Turning to defendants' invalidity arguments based on the prior art, Myriad argues that Ambry and Gene-by-Gene have not "raised a substantial question of invalidity" (the preliminary injunction-defeating standard) with regard to either anticipation (over the Schutte reference) or obviousness. According to Myriad, the Schutte reference isn't prior art (being published after Myriad's priority date), nor does it disclose primers capable of amplifying BRCA genomic DNA. Moreover, the other cited prior art does not disclose "a pair of single stranded DNA primers" specific for the human BRCA genes when disclosing double-stranded DNA fragments encompassing such primer sequences, and the experimental efforts disclosed in these references did not amount to prior invention under §102(g). Myriad asserts that it had conceived of the invention(s) recited in their asserted claims prior to the earliest dates defendants assert and thus that the claims are not anticipated. And regarding the BRCA2 primer claims, Myriad argues that defendants read out of the claims the limitation that these primers are used to amplify BRCA2-specific DNA, something not disclosed in the cited reference.
Nor does the cited art render the asserted claims obvious according to Myriad's arguments. The reason: discovery of the BRCA genes was not obvious, inter alia, because there were not a "finite number of predictable solutions" leading to the elucidation of the BCRA genes, nor was there any reasonable expectation of success that the BCRA genes would be isolated and identified. Myriad concedes that "[a]t the time of the invention, those of skill in the art had determined that the human BRCA1 gene was likely responsible for a large proportion of familial breast and ovarian cancer cases" and that "[i]t was also understood that the BRCA1 gene was linked to chromosome 17q21." However Myriad contends that the absence of any knowledge of the "biochemical effects underlying inherited human breast cancer" precluded knowledge of the protein product of the cognate gene and necessitated "positional cloning" efforts for the BRCA1 gene's isolation. This uncertainty was reinforced by contemporaneous reports that the BRCA1 gene could be found in genomic DNA regions from 4-18 million basepairs in length. This confusion is illustrated by the following graphic in the brief showing where the BCRA1 gene might have been located in view of what was known in the art at the time Myriad successfully cloned the gene:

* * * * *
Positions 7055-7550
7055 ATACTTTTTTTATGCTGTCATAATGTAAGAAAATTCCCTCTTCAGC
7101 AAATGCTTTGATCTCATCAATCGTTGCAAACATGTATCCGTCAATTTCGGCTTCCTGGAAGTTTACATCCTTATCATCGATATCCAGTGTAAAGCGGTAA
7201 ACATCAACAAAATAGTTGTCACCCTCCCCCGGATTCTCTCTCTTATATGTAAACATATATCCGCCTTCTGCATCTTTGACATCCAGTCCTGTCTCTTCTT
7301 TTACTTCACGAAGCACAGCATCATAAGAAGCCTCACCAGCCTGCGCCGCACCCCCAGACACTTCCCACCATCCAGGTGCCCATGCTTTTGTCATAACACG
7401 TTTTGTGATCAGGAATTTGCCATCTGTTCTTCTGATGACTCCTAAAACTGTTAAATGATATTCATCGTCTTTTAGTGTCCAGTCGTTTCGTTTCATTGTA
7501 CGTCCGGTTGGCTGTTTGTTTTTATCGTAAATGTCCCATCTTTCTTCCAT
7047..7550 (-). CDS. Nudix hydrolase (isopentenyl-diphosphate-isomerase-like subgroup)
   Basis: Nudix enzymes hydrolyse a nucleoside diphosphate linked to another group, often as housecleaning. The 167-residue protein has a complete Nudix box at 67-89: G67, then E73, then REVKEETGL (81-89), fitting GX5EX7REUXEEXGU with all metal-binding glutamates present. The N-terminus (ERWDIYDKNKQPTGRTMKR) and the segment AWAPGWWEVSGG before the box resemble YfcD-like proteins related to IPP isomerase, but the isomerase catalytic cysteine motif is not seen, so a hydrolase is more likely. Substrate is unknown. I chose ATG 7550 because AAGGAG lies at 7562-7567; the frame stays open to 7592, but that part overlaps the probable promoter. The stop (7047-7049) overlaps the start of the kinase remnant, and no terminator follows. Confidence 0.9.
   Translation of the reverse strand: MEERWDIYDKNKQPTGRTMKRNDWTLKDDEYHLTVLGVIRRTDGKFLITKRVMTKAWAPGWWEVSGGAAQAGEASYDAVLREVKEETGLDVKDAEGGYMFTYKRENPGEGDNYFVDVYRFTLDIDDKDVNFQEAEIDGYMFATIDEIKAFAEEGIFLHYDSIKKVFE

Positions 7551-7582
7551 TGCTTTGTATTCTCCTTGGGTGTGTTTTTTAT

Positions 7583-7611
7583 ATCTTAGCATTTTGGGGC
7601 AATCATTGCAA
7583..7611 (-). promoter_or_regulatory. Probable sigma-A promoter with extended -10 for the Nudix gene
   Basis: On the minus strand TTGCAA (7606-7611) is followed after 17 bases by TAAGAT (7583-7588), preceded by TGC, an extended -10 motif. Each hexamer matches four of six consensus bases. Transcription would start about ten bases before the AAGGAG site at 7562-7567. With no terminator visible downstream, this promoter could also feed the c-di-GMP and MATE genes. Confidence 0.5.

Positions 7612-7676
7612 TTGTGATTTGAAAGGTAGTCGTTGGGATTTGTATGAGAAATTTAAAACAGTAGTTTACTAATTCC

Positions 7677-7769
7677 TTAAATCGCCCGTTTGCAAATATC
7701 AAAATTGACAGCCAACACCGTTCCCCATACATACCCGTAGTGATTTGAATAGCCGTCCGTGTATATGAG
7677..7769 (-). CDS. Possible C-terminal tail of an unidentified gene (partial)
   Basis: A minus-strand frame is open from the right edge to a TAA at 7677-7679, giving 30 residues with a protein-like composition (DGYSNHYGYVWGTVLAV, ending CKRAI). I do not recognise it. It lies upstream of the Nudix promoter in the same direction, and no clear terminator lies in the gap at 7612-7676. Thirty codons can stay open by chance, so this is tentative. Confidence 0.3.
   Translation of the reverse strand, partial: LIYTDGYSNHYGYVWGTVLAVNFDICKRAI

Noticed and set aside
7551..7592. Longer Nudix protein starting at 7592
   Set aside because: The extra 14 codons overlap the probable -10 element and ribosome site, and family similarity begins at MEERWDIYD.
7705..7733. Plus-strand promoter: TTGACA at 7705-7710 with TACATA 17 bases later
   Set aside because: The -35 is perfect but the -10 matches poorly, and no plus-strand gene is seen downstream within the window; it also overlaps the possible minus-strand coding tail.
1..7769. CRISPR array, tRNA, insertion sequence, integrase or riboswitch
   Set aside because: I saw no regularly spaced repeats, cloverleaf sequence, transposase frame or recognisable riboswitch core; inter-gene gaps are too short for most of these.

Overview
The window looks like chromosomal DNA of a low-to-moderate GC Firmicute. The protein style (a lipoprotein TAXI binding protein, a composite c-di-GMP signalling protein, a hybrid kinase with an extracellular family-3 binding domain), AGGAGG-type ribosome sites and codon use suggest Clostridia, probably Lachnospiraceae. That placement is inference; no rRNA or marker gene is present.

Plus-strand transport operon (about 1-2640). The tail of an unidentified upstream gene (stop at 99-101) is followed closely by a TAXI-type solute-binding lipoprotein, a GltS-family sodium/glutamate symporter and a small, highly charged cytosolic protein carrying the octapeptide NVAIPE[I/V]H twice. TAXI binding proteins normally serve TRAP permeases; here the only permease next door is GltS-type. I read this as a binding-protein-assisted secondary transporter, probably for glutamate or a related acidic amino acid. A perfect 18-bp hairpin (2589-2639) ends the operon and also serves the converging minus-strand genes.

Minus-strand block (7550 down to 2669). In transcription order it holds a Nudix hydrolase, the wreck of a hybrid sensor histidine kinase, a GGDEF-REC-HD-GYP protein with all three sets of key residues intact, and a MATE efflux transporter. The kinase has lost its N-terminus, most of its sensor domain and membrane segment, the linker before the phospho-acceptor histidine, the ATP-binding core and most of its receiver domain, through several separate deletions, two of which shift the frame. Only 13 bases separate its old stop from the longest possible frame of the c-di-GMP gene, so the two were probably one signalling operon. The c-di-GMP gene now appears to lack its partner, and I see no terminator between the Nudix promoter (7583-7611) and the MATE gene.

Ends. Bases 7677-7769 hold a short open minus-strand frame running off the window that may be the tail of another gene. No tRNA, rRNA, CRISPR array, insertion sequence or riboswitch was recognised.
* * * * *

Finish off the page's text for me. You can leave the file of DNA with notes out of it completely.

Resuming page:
Defendants error, according to Myriad, is that they:
[I]ncorrectly assert that a person of ordinary skill in the art would immediately be drawn to the ranges identified by the Bowcock and Kelsell articles instead of the ranges identified by the other references, several of which post-date Bowcock and Kelsell. In selecting a region to search for the BRCA1 gene, the ordinarily skilled artisan could have selected any of the above regions, most of which we now know would have led (and for many did lead) to a dead end in that search. In ignoring these references, Defendants focus on the region where the BRCA1 gene was ultimately discovered (even though many skilled artisans at the time did not) for no apparent reason other than they now know (because of Myriad's discovery) that the BRCA1 gene is located in that region. The Federal Circuit has routinely warned against such an approach. See Mintz v. Dietz & Watson, Inc., 679 F.3d 1372, 1379 (Fed. Cir. 2012) [and] Otsuka Pharm. Co. v. Sandoz, Inc., 678 F.3d 1280, 1296 (Fed. Cir. 2012) (citations to the record omitted)
In other words, hindsight reconstruction according to Myriad. And there were other candidate genes that others in the field had already incorrectly identified as the responsible locus, thus further reinforcing the non-obviousness of Myriad's method claims. The brief then sets out the difficulties actually experienced by the Myriad inventors, and others, to support its conclusion that "Defendants' claim that 'by the start of 1994, it was clear to the field what steps and techniques would be employed in order to discover the location and sequence of the BRCA1 gene' is meritless."